One Team. One Soul. T Squared.

As a teenager volleyball was my favorite teacher. She was tough, but loving, caring, but not domineering. She was there when I needed her most for elation or stress relief. She taught me that passion cannot be measured by points, trophies, or a college scholarship, but by the person in which that passion creates.


I had only casually played with the boys volleyball team, the Central Spinners, in Thaba Tseka since I arrived in August, but I quickly learned they were lacking a committed coach and had the potential to be a highly talented competitive team. I offered my time as a coach and partnered with my friend and counterpart, Joseph, who coaches the youth basketball teams. Together, we began showing up every day and in just a week more and more boys, and girls, consistently came to practices. We have one gravel basketball court and volleyball court, and they were now full of people from 4pm to 7pm. We raised money to buy a few balls and training equipment and our team grew in strength, productivity, and numbers. It was gradually starting to become the best part of my week.


But every success story is not without a few bumps in the road. Before we got our hands on a few more balls I spent weeks searching for the key to the mysterious government office the “balls” were in. I sought help from the local government and found no success or assistance whatsoever. So.. where was the key!!!! My patience was put to the ultimate test when I sat quietly in an hot office in Maseru for four hours while people lazily (!!!) tried to figure out where the Thaba Tseka representative was. Turns out, she had moved to China (?!). During this time, the coaches from last year were arguing with each other and we were dealing with corruption regarding our tournament fees. Frustrated, I was ready to step down and focus my time on a different activity, but I kept showing up because the boys had asked me to. Realeboha, our setter, texted me one night, “Please don’t let all these problems make you not come. You have pushed me to believe in volleyball and in myself.” I knew from that moment on I would do my best to never let these boys down. It reminded me of something an older volunteer told me at the beginning of my service. “You may not always feel appreciated or accomplished, but by showing up every day you are doing more for your students than many other adults, or parents, here can do for these kids.”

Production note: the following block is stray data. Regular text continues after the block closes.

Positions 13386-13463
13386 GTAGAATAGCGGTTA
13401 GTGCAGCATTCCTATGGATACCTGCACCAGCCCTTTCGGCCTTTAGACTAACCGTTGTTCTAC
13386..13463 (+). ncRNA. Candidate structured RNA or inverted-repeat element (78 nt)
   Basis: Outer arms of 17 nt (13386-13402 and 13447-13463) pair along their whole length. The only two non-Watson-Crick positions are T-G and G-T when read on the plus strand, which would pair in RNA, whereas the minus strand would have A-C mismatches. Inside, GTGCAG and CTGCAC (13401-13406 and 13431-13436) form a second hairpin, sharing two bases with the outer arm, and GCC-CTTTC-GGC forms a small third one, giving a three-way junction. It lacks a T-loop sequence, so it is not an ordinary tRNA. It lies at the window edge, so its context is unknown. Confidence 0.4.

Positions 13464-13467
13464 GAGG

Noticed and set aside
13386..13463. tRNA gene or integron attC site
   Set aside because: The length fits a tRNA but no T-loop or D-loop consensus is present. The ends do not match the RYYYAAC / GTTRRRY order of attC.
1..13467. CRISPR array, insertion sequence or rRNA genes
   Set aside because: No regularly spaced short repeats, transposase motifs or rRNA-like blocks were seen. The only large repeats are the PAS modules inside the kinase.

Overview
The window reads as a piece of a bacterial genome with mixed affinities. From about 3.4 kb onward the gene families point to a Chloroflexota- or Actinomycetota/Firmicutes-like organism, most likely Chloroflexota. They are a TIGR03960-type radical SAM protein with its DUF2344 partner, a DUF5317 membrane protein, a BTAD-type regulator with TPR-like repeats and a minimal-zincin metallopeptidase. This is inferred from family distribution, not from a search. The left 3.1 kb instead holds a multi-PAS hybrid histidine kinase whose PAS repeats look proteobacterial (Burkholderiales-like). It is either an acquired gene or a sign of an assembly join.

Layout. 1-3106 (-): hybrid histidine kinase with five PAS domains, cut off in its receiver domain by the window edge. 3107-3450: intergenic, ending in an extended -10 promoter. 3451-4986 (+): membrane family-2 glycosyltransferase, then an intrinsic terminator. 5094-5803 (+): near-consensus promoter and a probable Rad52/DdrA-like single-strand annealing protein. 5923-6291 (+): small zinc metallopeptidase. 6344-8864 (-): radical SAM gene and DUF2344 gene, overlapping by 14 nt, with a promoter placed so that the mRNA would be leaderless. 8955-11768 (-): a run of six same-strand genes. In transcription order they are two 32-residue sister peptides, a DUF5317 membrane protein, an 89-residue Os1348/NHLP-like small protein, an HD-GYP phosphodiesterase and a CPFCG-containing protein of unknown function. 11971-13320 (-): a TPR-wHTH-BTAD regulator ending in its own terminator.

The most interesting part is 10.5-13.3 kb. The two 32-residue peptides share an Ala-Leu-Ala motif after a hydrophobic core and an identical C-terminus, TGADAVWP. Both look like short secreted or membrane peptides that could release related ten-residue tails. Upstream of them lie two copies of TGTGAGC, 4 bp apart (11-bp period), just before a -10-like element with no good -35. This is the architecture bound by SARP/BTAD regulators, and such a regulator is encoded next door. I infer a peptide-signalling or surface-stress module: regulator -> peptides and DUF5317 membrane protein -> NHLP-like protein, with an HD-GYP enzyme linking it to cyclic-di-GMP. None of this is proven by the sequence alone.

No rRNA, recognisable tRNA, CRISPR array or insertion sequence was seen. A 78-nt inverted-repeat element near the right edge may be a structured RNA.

The entire journey may have been an underlying metaphor for my experience in Lesotho. Where are the balls? Oh, there is no key? What, she moved to china? Yes, of course I have four hours to sit here. So we are stealing money now. Wait, but this is important..The boys need me here. I like doing this. In fact, I love doing this. Ok. Breathe. 

Retsepile, Joseph, and I hosting a Saturday volleyball clinic.

At the end of February, right before I left for Europe, we played in a big tournament in Maseru. I walked into the Lehakoe gym and found multiple teams dressed in their jerseys, three from Botswana. There were lights above making the gym floor shine brightly. I day dreamed of diving and digging balls all over the courts and I immediately felt a sense of belonging. For many of the boys this was their first time seeing and playing against teams of this caliber. I expected disorganization, late starts, long days and not enough staff or equipment and yes, all of those things happened, but what also happened wasn’t short of two of my favorite days here so far.  I was even recruited to play for the women’s national club team.

Lehakoe, Maseru.

Lehakoe, Maseru.

The Central Spinners.

The Central Spinners.

The first week I returned from vacation I saw one of our youngest players, Mafifi, a 6 foot high school student, leading practice and drills around cones. He radiating confidence and made a great leader. The other boys showed him respect and they completed the drills with ease.

This weekend we were invited for another tournament that was the beginning of a four month long league. The police have supported us immensely in contributing transport and other local support is continuing to grow in Thaba Tseka as we play harder and more consistently. 
We placed 5th out of 11 teams at our tournament and the women's team I played with placed 1st! 

The power of sports on an individual is not always measurable because for each person it is a different experience, but I am beginning to see some of the same things I saw in myself at their age, confidence, drive, humility, work ethic, leadership, and most importantly, passion. I am so proud of them.

Eh! One Soul! Eh! One Team! Eh! T Squared!